Scientists cleaning up nuclear waste sites in West Valley, South Carolina and the state of Washington have a process that turns the waste into glass logs and they all use a substance produced in a Jamestown plant.
RHI Monofrax is the only producer in the hemisphere which makes special glass material used by the Department of Energy. The company has part of the plant set aside and workers ready to make more.
Senator Charles Schumer held a news conference Monday at the Jamestown plant urging Washington to stop shuffling papers and order the material to do the nuclear cleanups it has agreed to do.
“The federal government must do all it can to protect RHI Monofrax, a company that employs nearly 250 people in Chautauqua County and produces a one-of-a-kind product that is critical to containing hazardous nuclear waste. That is why I’m urging the Department of Energy to adopt a common sense procurement strategy when it comes to buying these materials,” said Schumer.
“The Department of Energy has announced a need to purchase $75 million in nuclear waste disposal materials that are only manufactured at RHI, but they currently plan on buying them in dribs and drabs over the next 25 years. This schedule must be sped up, so that RHI Monofrax can meet production demands and help with the disposal of nuclear waste across the country. If the Department of Energy fails to fast-track this procurement, Western New York could lose the ability to complete the order on time while nuclear cleanup sites are left with undisposed nuclear waste, and the Department of Energy could be left with a larger bill.”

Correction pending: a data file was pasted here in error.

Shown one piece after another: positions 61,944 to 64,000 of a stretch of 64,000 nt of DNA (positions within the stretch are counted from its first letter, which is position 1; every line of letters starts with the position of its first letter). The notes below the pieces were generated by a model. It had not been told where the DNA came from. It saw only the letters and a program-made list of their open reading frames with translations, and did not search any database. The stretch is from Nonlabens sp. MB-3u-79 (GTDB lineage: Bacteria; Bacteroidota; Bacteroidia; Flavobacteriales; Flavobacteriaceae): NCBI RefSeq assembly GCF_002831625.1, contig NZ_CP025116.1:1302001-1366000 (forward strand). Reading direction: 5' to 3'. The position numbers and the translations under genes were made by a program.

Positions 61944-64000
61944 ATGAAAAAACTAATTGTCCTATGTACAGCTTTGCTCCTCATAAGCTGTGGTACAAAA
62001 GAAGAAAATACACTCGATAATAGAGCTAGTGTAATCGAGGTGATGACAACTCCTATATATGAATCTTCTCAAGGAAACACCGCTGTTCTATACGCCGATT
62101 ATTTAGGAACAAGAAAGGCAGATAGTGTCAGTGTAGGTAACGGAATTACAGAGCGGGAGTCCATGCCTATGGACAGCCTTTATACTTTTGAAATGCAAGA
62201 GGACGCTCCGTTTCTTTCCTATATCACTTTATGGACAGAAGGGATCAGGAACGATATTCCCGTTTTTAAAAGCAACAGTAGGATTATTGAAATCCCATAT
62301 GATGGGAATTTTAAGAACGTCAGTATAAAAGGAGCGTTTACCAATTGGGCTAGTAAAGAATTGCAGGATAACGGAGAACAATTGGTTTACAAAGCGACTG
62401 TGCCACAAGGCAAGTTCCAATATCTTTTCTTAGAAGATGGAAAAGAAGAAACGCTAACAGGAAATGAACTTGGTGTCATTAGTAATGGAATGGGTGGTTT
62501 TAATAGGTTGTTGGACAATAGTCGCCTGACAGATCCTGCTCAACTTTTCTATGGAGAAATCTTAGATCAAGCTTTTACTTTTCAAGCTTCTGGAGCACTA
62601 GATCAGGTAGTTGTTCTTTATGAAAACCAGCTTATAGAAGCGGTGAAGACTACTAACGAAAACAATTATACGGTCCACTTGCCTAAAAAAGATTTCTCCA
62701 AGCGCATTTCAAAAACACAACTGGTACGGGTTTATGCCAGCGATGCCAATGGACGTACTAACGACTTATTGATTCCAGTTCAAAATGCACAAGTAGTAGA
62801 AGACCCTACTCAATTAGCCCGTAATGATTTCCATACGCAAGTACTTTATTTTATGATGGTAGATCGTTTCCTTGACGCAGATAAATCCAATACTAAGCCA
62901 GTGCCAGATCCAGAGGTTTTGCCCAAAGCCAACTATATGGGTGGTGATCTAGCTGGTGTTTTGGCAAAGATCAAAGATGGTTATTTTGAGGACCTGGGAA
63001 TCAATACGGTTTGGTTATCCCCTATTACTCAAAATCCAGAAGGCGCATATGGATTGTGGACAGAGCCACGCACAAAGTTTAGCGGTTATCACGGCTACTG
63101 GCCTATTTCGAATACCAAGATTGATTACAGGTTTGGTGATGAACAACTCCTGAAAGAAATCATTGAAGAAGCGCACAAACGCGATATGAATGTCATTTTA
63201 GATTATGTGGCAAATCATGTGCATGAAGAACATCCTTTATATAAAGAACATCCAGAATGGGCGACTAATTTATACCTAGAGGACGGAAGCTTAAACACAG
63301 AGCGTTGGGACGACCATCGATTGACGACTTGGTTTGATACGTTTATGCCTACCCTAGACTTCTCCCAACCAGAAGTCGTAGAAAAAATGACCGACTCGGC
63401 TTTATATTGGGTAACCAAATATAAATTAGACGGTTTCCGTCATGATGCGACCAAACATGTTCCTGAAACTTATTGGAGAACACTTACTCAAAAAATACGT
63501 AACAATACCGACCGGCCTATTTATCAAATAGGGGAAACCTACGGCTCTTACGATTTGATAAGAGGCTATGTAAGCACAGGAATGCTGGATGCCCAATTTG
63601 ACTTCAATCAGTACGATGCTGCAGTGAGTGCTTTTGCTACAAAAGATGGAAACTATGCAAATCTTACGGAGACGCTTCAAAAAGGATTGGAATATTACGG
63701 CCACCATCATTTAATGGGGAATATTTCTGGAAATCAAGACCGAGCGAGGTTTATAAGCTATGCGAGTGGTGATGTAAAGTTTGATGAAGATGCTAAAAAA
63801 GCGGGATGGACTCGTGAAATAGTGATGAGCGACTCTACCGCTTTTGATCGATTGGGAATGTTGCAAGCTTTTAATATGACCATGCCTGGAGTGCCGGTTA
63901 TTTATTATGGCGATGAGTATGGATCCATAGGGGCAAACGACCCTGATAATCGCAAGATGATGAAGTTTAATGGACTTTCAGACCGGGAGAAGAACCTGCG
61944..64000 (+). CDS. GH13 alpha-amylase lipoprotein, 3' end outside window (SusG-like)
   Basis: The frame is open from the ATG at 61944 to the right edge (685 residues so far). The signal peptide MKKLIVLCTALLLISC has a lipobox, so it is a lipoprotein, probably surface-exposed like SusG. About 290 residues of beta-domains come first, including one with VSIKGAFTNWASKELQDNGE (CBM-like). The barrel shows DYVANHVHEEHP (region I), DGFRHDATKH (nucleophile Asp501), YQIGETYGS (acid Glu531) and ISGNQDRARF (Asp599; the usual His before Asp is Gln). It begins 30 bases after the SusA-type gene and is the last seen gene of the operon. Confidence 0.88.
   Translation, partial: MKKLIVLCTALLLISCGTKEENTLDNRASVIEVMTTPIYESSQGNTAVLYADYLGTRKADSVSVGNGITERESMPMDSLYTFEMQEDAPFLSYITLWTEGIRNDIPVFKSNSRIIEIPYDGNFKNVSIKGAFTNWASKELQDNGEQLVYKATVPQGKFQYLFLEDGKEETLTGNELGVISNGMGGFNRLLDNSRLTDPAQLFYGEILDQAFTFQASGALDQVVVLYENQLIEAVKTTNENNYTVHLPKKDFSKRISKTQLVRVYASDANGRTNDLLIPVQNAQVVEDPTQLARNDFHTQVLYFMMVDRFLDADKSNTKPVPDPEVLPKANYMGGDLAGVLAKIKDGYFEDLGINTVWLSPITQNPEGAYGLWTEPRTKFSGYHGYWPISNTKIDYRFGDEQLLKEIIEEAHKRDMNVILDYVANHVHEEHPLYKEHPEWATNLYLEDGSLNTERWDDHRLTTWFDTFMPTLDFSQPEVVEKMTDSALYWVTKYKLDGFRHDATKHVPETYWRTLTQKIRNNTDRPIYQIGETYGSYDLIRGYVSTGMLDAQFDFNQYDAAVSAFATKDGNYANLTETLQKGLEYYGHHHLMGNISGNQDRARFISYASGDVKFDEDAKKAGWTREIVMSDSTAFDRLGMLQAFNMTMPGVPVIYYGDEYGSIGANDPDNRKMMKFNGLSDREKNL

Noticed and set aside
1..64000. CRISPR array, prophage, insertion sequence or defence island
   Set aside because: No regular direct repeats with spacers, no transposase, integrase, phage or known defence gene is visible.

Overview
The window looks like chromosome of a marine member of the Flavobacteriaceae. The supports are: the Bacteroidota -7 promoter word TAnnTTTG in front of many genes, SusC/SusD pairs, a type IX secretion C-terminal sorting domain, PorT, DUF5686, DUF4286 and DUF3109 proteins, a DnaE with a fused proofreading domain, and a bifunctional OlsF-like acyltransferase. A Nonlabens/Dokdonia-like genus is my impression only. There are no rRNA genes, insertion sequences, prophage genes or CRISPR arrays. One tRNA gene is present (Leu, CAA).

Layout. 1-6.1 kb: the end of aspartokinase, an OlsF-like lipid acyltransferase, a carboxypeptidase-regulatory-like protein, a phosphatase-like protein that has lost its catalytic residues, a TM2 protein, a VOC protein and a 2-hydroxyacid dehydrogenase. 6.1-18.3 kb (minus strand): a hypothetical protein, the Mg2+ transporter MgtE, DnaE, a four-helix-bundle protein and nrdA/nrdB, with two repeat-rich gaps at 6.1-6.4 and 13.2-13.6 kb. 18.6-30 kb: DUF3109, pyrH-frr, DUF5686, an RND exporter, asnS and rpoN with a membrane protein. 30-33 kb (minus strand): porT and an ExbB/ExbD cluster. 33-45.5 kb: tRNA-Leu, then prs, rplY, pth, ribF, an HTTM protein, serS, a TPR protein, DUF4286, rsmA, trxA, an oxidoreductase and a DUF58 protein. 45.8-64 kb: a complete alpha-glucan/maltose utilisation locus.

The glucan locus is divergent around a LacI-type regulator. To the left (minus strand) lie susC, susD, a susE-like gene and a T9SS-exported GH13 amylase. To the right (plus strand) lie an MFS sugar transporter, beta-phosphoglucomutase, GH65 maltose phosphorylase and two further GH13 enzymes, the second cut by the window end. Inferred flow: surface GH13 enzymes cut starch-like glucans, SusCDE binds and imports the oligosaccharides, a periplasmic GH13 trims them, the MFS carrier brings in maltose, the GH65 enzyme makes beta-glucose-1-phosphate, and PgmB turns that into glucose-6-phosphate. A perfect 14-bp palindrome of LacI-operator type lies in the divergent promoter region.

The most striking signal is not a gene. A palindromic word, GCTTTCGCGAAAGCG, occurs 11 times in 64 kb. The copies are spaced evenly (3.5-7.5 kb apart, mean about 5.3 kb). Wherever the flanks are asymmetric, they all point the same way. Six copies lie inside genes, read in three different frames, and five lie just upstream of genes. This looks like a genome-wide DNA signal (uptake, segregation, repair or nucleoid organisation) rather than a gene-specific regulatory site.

“The Department of Energy slow walking our contract has put RHI Monofrax in Falconer in a dangerous place,” said RHI President Daryl Clendenen. “Senator Schumer’s efforts to help us cut through the red tape come at a vital time for our company and our employees. With the Senator’s help it is my hope that the Department of Energy heeds our call and makes this change, giving us greater flexibility and helping in the efforts to keep RHI open and operating in Chautauqua County.”
Chautauqua County Executive Gregory Edwards says the plant is a major high-tech employer in his county, with a century of experience.
“We have been working with RHI Monofrax for nine months on a very unique business situation where they are sole supplier to the Department of Energy for an important part of the vitrification process to contain nuclear waste,” said Greg Edwards. “
Edwards says Monofrax may be forced into some worker decisions if the Energy Department doesn't shuffle paperwork faster for the company.
"The high level of the training of the quality and training of its workforce is why it is critical to keep them moving forward," said Edwards.
Edwards says Monofrax also supplies materials for other key producers of glass, like Corning Glass.